Here is a proposal for a 'science of human nature' whose principles and methods are conceived on the analogy of those used in the natural sciences.

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In 1831 Ralph Waldo Emerson, who later became enduringly famous and influential as an essayist and lecturer, was much influenced by a work by a French philosopher named Victor Cousin.

If we turn to Cousin, (Victor Cousin's Introduction to the History of Philosophy), for insight as to what kind of content impressed Emerson we read such things as:
What is the business of history? What is the stuff of which it is made? Who is the personage of history? Man: evidently man and human nature. There are many different elements in history. What are they? Evidently again, the elements of human nature. History is therefore the development of humanity, and of humanity only; for nothing else but humanity develops itself, for nothing else than humanity is free. … But if there can be in history no other elements than those of humanity, and if we can possess ourselves of all the elements of humanity by anticipation, before we enter into history, we shall have gained much; for in beginning history, we shall know that it can have neither more nor less than certain elements, although these may clothe themselves in different forms. Assuredly we shall have made great progress towards the attainment of our object, when we shall know beforehand all the pieces which compose the machine whose play and operation we would study.
Moreover, when we have all the elements, I mean all the essential elements, their mutual relations do, as it were, discover themselves. We draw from the nature of these different elements, if not all their possible relations, at least their general and fundamental relations. …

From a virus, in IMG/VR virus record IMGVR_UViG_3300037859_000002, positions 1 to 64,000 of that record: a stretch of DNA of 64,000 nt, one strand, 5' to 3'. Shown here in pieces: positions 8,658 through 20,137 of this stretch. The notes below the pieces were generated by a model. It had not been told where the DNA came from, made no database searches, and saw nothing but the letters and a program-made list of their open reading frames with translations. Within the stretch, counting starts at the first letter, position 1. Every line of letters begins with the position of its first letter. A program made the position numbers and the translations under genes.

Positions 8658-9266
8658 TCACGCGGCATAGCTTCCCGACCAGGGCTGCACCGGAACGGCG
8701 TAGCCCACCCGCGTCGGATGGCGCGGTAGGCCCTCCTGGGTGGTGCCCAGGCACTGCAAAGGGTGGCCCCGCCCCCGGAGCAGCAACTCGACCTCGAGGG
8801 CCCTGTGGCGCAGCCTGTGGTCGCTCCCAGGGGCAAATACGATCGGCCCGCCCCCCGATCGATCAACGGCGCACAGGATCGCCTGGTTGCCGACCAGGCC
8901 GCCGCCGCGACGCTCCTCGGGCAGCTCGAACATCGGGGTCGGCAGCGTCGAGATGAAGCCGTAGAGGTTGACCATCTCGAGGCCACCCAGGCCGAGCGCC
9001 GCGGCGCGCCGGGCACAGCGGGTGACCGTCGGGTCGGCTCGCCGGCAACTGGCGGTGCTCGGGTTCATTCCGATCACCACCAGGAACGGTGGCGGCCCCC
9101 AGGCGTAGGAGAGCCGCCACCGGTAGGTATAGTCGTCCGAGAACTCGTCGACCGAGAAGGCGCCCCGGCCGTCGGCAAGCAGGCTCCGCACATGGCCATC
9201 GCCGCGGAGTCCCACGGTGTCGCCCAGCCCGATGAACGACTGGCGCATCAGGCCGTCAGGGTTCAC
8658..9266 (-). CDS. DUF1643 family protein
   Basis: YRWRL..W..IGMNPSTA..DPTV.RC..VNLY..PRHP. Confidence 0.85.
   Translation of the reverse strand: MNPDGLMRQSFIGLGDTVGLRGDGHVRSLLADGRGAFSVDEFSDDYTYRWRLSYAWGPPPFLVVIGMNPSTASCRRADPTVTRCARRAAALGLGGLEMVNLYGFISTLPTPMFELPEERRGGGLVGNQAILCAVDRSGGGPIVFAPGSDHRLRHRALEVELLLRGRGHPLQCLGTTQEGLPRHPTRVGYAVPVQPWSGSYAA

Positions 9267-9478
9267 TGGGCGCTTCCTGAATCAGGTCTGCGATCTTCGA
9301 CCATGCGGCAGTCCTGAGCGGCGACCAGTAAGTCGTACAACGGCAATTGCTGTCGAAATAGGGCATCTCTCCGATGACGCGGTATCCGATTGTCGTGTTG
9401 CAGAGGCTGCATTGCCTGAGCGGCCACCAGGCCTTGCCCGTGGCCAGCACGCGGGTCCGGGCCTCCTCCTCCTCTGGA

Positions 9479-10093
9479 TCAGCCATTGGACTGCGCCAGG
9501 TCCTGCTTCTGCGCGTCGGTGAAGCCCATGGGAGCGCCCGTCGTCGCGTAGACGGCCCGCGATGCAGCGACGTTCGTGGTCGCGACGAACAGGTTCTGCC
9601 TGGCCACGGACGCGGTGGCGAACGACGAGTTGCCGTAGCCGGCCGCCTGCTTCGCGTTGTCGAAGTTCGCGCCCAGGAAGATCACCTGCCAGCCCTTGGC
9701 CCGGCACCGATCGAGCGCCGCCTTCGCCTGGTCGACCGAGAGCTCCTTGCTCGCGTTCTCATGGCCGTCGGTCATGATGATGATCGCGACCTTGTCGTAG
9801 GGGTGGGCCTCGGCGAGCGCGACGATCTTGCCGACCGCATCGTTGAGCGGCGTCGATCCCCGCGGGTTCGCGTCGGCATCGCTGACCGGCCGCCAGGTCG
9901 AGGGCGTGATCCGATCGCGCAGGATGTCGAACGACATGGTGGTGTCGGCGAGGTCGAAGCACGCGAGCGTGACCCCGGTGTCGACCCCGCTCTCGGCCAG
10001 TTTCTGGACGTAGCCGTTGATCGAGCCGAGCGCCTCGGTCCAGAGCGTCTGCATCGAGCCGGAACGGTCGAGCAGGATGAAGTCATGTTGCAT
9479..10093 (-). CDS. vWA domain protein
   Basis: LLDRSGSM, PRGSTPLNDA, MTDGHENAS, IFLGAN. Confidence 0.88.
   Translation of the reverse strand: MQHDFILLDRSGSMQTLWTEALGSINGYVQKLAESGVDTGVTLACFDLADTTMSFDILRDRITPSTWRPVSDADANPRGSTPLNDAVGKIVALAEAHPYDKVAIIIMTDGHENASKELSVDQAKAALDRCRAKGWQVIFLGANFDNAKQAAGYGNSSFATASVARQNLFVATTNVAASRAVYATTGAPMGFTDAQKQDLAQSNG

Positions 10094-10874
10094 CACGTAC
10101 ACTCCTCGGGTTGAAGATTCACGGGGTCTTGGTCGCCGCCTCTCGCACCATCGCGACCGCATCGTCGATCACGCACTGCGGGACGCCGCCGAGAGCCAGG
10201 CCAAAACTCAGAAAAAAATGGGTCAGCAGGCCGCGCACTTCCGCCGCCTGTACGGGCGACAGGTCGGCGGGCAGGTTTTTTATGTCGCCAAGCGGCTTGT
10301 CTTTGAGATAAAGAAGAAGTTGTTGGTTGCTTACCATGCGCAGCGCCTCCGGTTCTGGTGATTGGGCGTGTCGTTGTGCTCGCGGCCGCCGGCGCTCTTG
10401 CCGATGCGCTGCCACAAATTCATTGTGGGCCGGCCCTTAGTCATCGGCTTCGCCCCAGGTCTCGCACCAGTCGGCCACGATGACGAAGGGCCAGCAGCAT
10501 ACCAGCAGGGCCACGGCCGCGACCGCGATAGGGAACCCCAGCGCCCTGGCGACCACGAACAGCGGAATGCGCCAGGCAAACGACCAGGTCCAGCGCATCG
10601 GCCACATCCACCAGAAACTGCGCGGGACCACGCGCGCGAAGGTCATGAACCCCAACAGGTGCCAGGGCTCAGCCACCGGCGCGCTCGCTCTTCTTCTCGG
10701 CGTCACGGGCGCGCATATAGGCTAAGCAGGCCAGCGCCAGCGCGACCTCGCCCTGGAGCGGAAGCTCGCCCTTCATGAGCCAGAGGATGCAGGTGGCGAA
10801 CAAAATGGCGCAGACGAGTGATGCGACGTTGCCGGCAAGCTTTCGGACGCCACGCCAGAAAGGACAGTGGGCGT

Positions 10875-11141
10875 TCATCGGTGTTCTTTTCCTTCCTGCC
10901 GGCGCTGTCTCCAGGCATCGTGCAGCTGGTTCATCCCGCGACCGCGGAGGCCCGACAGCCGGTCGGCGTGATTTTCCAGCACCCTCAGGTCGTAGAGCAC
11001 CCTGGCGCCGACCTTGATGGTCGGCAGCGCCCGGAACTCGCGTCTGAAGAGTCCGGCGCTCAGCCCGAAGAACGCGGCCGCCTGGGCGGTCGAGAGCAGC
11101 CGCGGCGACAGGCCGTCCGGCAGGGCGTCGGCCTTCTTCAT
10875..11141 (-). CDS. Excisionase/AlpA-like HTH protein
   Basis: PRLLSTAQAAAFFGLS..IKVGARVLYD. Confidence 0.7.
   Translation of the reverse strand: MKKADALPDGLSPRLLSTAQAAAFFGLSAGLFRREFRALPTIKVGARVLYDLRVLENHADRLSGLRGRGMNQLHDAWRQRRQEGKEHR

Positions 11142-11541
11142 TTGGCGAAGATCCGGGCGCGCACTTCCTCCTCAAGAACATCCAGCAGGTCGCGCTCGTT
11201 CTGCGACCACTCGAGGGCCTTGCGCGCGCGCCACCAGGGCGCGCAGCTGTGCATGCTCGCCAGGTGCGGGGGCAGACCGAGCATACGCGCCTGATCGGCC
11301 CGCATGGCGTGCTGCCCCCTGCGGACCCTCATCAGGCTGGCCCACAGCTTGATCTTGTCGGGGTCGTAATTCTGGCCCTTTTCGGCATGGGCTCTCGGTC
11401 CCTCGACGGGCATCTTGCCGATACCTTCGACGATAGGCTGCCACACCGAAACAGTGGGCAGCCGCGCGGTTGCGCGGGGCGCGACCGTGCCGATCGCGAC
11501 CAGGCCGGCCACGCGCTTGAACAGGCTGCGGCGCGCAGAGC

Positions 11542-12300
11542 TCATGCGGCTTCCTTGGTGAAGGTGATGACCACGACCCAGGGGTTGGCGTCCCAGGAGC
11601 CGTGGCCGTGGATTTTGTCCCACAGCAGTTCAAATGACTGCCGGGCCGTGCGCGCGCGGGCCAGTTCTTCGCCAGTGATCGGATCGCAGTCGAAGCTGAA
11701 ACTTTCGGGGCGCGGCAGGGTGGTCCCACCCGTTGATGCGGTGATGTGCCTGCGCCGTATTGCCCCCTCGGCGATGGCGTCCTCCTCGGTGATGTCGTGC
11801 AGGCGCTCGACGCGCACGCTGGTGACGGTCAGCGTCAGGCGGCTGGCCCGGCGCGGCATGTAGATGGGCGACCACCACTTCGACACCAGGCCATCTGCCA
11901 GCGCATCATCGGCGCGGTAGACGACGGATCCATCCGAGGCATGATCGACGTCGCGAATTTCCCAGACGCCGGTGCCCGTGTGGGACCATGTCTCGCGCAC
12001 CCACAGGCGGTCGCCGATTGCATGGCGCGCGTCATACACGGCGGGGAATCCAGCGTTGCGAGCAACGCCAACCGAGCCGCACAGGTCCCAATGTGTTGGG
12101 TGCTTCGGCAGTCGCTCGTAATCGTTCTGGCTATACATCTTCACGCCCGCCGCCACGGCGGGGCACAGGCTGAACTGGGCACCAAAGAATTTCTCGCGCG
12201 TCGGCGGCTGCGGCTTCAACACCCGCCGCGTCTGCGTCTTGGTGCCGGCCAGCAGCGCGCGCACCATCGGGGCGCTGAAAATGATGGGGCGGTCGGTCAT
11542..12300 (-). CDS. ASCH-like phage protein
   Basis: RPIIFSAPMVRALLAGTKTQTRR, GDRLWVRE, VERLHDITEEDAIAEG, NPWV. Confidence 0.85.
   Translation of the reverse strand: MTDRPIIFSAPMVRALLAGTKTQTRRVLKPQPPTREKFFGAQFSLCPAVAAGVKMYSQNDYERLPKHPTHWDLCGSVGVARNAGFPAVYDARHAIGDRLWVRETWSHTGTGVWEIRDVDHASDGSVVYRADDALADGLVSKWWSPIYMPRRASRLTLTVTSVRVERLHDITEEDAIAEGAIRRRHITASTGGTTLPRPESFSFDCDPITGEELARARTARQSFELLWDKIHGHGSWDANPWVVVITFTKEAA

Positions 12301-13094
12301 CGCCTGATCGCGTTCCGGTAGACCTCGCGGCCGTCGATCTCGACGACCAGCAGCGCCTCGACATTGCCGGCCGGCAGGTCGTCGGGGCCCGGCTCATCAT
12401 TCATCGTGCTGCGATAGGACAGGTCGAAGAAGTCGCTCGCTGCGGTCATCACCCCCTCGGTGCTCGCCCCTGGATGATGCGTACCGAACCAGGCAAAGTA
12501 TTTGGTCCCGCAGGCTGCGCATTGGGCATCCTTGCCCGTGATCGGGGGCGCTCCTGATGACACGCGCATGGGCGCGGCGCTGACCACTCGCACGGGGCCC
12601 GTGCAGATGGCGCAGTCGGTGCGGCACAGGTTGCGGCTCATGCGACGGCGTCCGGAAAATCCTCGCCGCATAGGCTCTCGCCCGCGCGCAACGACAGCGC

We must begin with seeking the essential elements of humanity, and proceed by deriving from the nature of these elements their fundamental relations, and from these the laws of their development; and finally we must go to history and ask if it confirms or rejects our results.
Victor Cousin - Introduction to the History of Philosophy, translated by H. G. Linberg, Boston: Hilliard, Gray, Little and Wilkins, (1832), pp. 101-104

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In Emerson's essay "History" of 1841 we read such statements as:
In old Rome the public roads beginning at the Forum proceeded north, south, east, west, to the centre of every province of the empire, making each market-town of Persia, Spain, and Britain pervious to the soldiers of the capital: so out of the human heart go, as it were, highways to the heart of every object in nature, to reduce it under the dominion of man. A man is a bundle of relations, a knot of roots, whose flower and fruitage is the world. His faculties refer to natures out of him, and predict the world he is to inhabit, as the fins of the fish foreshow that water exists, or the wings of an eagle in the egg presuppose air. He cannot live without a world. …

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"Mankind are so much the same, in all times and places, that history informs us of nothing new or strange in this particular. Its chief use is only to discover the constant and universal principles of human nature."
David Hume
History is not the story of strangers, aliens from another realm; it is the story of us had we been born a little earlier.